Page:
Transport Agency chief executive Geoff Dangerfield draws a salary exceeding that of any other state servant, despite suffering a virtual pay freeze this year.
His salary of between $560,000-$570,000 is revealed in the agency's first annual report, which also discloses that 221 of its other 1360 staff raked in more than $100,000 in the financial year to June 30. Agency chairman Brian Roche, while defending Mr Dangerfield's salary as having been necessary to recruit the best talent to a large and important new organisation, said his chief executive was not in line for a pay rise this year apart from "a very slight increase" covering a superannuation agreement.
He said all Transport Agency salaries were subject to a restraint directive this year in response to poor economic conditions.
Even so, Mr Dangerfield's salary is likely to remain higher than that of any Government departmental chief, including the heads of the Treasury, the Ministry of Health and the Ministry of Social Development, who were each paid between $550,000-$560,000.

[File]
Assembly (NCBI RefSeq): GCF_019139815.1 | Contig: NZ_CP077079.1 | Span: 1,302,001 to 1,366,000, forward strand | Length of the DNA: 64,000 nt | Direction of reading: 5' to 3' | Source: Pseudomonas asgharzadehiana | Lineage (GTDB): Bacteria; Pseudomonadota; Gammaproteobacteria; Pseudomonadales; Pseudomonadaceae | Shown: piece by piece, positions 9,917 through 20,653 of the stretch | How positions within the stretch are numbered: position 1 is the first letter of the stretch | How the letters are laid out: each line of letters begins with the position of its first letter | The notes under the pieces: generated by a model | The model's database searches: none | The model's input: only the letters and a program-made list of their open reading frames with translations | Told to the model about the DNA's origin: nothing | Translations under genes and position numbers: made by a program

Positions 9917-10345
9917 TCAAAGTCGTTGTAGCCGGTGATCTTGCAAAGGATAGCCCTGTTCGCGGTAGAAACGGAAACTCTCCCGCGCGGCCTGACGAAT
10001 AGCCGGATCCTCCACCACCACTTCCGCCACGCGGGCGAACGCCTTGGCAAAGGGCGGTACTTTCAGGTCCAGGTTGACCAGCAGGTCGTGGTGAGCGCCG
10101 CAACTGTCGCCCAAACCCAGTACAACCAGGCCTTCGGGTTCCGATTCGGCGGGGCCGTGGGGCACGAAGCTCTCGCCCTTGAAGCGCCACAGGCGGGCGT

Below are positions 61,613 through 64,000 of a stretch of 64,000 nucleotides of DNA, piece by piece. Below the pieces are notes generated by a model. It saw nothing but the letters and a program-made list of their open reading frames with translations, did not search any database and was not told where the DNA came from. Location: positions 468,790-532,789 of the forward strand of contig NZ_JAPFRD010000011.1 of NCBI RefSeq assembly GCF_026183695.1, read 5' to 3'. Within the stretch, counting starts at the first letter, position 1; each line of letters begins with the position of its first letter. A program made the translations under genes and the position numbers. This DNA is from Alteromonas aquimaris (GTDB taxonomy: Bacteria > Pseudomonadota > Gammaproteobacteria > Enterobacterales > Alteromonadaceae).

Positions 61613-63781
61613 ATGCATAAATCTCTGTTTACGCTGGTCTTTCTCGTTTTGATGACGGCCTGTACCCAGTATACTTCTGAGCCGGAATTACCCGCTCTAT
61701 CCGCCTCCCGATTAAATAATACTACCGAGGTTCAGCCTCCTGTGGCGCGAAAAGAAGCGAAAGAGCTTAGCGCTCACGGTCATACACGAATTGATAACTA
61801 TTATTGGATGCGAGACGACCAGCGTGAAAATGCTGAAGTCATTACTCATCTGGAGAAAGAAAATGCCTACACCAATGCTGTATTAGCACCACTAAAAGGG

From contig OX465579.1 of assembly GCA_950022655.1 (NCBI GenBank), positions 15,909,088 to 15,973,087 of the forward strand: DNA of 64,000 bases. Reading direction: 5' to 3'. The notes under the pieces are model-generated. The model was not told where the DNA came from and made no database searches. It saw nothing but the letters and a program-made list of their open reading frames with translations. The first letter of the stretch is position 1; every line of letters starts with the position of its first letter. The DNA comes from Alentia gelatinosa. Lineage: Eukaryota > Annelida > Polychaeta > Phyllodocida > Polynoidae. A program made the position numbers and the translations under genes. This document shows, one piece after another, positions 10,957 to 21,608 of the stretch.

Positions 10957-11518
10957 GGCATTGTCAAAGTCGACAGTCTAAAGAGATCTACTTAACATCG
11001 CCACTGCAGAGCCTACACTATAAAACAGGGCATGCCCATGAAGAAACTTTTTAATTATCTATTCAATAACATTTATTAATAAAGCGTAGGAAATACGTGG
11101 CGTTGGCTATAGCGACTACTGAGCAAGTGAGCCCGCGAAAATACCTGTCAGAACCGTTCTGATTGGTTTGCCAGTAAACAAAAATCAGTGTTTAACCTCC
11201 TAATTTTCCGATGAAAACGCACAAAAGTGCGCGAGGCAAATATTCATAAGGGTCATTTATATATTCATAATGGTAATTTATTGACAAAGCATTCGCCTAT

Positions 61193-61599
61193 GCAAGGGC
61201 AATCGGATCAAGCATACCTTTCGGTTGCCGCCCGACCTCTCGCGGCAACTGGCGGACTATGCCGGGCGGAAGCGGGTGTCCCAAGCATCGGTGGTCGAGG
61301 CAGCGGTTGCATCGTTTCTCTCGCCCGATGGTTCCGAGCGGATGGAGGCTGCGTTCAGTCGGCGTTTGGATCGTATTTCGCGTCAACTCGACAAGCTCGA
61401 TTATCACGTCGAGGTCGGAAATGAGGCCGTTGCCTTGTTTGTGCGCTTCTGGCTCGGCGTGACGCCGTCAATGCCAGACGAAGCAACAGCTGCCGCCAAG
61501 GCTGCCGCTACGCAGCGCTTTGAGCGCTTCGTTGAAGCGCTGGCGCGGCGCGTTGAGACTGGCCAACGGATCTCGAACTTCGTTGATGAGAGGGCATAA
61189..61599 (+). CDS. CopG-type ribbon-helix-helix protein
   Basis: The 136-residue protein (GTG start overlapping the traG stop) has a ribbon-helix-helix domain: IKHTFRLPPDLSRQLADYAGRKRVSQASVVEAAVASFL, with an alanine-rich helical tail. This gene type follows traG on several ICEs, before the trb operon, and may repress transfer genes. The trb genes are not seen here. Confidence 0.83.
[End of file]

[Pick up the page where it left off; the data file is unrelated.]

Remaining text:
The only state servant to exceed his earnings over the agency's first year of life - from a merger of Transit NZ and Land Transport NZ - was former Secretary of Foreign Affairs and Trade Simon Murdoch.
His annual income was pushed to between $600,000-$610,000 by service entitlements at his retirement in June, and his previous year's salary was about $100,000 less.
State Services Commission figures indicate that Auckland University vice-chancellor Stuart McCutcheon, who is not defined as a state servant, received a salary in the same band as that of Mr Dangerfield.
Although Mr Dangerfield's salary exceeded the $540,000 to $550,000 paid to Auckland District Health Board head Garry Smith, its top doctor received between $650,000-$660,000 last year.
Auckland Regional Council chairman Mike Lee, who has criticised his organisation's transport authority subsidiary for paying more than $100,000 last year to 35 staff and between $350,000-$360,000 to chief executive Fergus Gammie, refrained from commenting on Mr Dangerfield's salary "because I can only answer for what happens in Auckland".
But he was concerned that an enhanced regional transport agency to be set up "at arms' length" from the new Auckland Council would become even more "gold plated" in times of threatened funding cuts to public transport services.